< Year Zero


Friday, August 03, 2012

BROOKE GLADSTONE:  The new novel, Year Zero, a science fiction comic romp, considers the cosmic implications of our copyright laws. It begins in 1972 with the Pioneer 10 probe, the first spacecraft to achieve escape velocity from the solar system. That’s when the, quote, “Refined League” of the universe’s extraterrestrials first noticed us and began to tune in to our broadcasts. Now, the Refined League worships artistic endeavor, and most revered of all the arts is music. But as it turns out –

ROB REID:  Aliens suck at music.

BROOKE GLADSTONE:  [LAUGHS] Rob Reid is the author of Year Zero. We’ll be hearing some bits from the audio book read by John Hodgman but first back to those aliens. They had music and they thought it was pretty good, until -

ROB REID:  Until they heard ours. And the reason is – isn’t so much that their music is terrible. It’s more that our music is that good.


And then when the aliens do hear their first human song, and it’s the theme song to “Welcome Back Kotter,” they believe they are hearing the greatest creative achievement since the dawn of time itself.


BROOKE GLADSTONE:  The universe convulses.

JOHN HODGMAN:  The delight triggered by the Kotter song released so much endorphin-like goo in their brains that they hemorrhaged, bringing on immediate, ecstatic death. Welcome back, welcome back, welcome back.

BROOKE GLADSTONE:  Soon they discovered the Top 40 stations of the AM spectrum, and they listened to “Staying Alive” by the Bee Gees, “Seasons in the Sun” [LAUGHS] by Terry Jacks and the immortal “Boogie Oogie Oogie” by A Taste of Honey, more rhapsodic joy, more hemorrhaging brains.

JOHN HODGMAN:  The last big die-off occurred when WPLG broadcast both sides of Led Zeppelin IV, and anyone who survived that had what it took to safely listen to even the most stellar rock ‘n roll. Alien anthropologists began studying other aspects of human society, and that’s when it hit them. They owed us – an ungodly amount of money.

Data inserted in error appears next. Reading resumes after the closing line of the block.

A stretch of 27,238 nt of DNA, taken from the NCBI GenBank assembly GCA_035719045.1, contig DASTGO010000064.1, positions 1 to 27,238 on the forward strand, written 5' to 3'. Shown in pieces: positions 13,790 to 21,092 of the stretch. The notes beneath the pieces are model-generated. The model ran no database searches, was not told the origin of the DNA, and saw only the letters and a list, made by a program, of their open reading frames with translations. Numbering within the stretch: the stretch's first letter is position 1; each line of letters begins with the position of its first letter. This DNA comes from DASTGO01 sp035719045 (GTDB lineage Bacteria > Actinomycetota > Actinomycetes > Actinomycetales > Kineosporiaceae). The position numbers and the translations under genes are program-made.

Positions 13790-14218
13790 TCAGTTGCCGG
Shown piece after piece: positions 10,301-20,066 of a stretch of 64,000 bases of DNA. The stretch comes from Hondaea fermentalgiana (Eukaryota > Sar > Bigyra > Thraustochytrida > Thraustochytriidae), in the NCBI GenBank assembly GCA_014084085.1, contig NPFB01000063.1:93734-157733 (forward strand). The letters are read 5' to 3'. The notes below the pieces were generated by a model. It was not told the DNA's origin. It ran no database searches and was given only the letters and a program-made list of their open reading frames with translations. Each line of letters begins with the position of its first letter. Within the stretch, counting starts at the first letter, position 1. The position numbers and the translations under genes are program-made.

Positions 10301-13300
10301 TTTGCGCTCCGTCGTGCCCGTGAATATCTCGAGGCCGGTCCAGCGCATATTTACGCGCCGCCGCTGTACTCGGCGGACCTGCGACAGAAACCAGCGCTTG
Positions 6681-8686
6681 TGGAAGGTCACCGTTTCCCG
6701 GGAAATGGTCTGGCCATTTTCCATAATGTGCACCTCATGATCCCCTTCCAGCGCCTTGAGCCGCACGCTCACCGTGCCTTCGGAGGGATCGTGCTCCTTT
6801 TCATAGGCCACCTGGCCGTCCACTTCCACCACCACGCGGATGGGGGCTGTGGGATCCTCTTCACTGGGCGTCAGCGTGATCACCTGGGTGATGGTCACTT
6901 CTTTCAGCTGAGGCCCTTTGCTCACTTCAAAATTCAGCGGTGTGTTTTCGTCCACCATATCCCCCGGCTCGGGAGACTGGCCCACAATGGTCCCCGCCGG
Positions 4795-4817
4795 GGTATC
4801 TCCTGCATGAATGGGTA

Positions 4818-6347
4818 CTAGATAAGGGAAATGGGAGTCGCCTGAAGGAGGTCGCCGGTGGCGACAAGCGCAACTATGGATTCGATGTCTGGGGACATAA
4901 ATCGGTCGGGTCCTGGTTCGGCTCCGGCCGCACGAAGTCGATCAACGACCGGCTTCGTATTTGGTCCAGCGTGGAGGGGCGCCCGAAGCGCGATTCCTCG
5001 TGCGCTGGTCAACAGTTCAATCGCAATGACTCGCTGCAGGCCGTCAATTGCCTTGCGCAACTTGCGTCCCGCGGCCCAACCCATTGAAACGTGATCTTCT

BROOKE GLADSTONE:  Which would bankrupt the entire universe, many times over. Could you explain how our copyright laws almost result in the annihilation of the planet?

ROB REID:  For reasons that are baked deep into the plot, the aliens are obligated to honor our copyright laws, and this is a problem because, as it turns out, the United States has the most onerous copyright laws ever created by any society anywhere in the universe, since the Big Bang. The key manifestation of this is the $150,000 maximum fine that a person can be liable for, for pirating a single copy of a single song.

BROOKE GLADSTONE:  And this isn’t fiction.

ROB REID:  That is not fiction. It is called the Copyright Damages Improvement Act. And tens of thousands of American citizens have, in fact, been sued under that very law.

BROOKE GLADSTONE:  Tell me about Nick Carter.

ROB REID:  Nick Carter is our hero. And, like so many great action heroes, he is a low level copyright lawyer.